Chinese Leader Lauds Soviets, Sees Closer Ties
China’s hard-line Communist Party leader bestowed a “socialist blessing” on the Soviet Union’s perestroika reforms Friday and said he intends to restore the close Chinese-Soviet cooperation of the 1950s.
Jiang Zemin, the first Chinese party chief to visit Moscow since 1957, attempted to lay to rest reports that Chinese leaders view President Mikhail S. Gorbachev’s policies as a betrayal of Marxism-Leninism.
“China and the Soviet Union are two great, friendly, neighboring countries,” a smiling Jiang told a Moscow news conference after three days of talks with Gorbachev and other top Soviet officials.
Jiang travels to Leningrad today for the final day of his four-day visit, which has been a largely symbolic celebration of the steady improvement in Chinese-Soviet relations started by Gorbachev when he went to Beijing two years ago.
Friday morning, Jiang visited a Moscow automobile factory where he worked as a trainee in the 1950s. Quoting a Chinese proverb, he said: “Meeting old friends brings extreme happiness.”
The world’s two largest Communist countries were close allies in the 1950s but split in the 1960s over a border dispute and rivalry for leadership of the international Communist movement.
Thursday, Chinese Foreign Minister Qian Qichen and his Soviet counterpart, Alexander A. Bessmertnykh, signed an agreement settling some, but not all, of the disputed sections of their 4,300-mile border.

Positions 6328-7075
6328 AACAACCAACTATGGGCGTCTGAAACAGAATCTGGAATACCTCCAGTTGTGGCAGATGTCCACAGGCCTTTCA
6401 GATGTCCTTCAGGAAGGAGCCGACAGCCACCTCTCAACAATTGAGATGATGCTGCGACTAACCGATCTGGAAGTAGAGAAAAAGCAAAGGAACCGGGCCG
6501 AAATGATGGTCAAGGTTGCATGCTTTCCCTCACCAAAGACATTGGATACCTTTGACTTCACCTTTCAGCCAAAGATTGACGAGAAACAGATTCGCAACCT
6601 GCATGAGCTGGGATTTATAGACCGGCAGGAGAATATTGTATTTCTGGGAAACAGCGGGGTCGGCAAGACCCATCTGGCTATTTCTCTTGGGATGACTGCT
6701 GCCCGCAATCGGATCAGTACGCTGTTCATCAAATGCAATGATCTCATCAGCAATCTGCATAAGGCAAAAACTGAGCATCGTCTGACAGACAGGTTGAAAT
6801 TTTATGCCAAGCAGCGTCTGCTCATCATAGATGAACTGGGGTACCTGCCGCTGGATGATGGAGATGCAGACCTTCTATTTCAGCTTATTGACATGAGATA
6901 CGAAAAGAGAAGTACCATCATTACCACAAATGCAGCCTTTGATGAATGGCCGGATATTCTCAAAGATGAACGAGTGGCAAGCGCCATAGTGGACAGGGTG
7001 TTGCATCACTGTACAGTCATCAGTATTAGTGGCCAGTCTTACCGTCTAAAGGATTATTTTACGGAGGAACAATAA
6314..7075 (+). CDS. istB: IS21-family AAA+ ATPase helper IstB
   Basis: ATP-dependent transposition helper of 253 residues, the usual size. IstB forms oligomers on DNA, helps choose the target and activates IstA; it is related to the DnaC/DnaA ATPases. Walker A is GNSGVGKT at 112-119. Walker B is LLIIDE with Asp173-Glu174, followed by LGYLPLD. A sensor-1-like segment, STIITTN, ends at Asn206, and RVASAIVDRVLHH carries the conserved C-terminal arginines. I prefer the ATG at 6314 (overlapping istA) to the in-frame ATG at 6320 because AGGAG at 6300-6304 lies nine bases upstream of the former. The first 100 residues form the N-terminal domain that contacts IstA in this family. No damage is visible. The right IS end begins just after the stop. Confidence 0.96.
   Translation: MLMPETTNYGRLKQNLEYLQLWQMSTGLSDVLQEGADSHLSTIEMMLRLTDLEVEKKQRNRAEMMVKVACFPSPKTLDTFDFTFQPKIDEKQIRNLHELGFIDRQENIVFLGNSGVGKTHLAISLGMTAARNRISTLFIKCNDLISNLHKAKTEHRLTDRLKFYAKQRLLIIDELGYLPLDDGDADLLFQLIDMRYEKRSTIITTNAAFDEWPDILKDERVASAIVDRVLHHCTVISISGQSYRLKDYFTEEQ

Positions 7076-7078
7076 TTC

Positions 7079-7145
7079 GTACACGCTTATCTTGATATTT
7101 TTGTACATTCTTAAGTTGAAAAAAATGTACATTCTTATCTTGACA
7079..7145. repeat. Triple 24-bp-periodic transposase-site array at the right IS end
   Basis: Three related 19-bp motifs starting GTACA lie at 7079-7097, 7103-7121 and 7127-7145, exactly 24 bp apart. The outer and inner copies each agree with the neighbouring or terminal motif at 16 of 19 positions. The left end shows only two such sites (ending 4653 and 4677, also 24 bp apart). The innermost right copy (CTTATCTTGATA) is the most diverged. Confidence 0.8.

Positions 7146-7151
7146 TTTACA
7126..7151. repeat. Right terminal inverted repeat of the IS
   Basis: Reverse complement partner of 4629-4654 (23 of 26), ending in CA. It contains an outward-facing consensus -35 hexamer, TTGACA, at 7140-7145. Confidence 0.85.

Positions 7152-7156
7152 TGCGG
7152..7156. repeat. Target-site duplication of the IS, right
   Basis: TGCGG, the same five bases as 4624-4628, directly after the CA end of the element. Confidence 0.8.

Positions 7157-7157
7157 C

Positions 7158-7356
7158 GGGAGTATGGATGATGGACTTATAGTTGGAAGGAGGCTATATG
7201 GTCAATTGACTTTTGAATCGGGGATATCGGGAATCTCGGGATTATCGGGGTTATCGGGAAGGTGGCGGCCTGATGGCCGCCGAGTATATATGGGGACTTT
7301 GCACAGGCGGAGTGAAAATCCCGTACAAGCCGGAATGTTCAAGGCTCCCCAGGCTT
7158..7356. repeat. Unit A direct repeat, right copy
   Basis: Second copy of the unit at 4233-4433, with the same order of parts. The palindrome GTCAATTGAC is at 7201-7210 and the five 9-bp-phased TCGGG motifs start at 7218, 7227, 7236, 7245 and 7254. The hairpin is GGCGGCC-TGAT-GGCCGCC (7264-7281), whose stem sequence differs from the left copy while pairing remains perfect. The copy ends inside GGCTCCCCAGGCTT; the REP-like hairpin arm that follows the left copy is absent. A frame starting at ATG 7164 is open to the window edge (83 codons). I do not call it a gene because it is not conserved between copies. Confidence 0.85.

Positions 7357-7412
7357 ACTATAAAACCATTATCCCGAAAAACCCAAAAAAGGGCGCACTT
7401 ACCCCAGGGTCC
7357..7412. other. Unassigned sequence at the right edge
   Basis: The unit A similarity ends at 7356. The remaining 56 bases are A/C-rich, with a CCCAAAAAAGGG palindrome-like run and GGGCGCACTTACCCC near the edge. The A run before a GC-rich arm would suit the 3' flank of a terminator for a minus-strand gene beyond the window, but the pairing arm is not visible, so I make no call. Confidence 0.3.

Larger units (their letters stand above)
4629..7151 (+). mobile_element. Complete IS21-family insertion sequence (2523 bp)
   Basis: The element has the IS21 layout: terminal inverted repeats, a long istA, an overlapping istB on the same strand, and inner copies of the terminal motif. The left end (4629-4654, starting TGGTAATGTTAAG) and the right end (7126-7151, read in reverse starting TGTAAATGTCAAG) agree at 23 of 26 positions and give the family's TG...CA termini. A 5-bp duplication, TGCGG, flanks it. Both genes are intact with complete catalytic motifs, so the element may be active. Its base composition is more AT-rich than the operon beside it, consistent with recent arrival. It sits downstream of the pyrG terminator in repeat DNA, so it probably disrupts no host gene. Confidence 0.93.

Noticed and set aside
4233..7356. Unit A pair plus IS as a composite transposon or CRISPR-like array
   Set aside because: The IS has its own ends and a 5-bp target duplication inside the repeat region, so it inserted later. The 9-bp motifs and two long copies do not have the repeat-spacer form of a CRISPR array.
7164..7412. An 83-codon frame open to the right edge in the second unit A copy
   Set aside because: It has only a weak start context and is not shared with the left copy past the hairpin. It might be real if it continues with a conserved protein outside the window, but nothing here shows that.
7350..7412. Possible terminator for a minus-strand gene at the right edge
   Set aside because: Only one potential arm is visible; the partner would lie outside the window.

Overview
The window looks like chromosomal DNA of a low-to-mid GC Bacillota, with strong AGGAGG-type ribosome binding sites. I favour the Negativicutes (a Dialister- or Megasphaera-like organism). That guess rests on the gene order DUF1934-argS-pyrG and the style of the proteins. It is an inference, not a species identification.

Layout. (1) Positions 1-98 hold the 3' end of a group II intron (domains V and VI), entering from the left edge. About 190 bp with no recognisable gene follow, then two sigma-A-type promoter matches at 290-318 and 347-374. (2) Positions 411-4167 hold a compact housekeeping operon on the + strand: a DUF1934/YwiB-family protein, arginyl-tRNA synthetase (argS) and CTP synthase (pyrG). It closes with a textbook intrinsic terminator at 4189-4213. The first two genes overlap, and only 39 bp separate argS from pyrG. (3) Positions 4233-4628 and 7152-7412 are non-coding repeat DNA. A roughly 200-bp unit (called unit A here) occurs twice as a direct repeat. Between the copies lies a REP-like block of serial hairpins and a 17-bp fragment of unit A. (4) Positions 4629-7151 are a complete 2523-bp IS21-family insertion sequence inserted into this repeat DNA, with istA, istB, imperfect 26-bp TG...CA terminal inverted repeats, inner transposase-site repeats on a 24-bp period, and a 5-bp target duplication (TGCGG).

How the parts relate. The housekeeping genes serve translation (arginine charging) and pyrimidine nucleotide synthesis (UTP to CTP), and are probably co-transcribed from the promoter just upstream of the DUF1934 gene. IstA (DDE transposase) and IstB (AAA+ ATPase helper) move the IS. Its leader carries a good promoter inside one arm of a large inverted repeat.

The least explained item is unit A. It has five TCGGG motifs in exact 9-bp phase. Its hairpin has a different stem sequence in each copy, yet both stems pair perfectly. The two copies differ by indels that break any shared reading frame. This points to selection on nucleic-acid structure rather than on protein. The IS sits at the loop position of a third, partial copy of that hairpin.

About 90% of the border has now been agreed upon, Wu Qianmin, chief spokesman for China’s Foreign Ministry, said Friday. He said the areas still in dispute include islands in the Amur River over which Chinese and Soviet soldiers skirmished in 1969.
Answering reporters’ questions, Jiang said that during the three days of talks, no Soviet official raised the subject of China’s 1989 crackdown on pro-democracy protesters in Tian An Men Square.
He skirted a question about whether arms sales were discussed, saying only that “military exchanges” were “proceeding normally.” Western diplomats said earlier this week that they believe a sale of Soviet fighter jets to China is in the works.
Jiang also declined to give a personal assessment of the success of Gorbachev’s reforms, saying that three days is not enough to learn how perestroika is faring.
Jiang appeared relaxed throughout most of the hourlong news conference but bristled at a question about whether he had consulted with China’s aging former leader, Deng Xiaoping, before the trip.
“I would like to say for the sake of clarification that comrade Deng Xiaoping quit his post two years ago,” he said.
Soviet experts on China said this week that the trip is important to Jiang because it shows that he, not Deng, is in charge of foreign relations. Despite his retirement, Deng is believed to wield considerable power behind the scenes.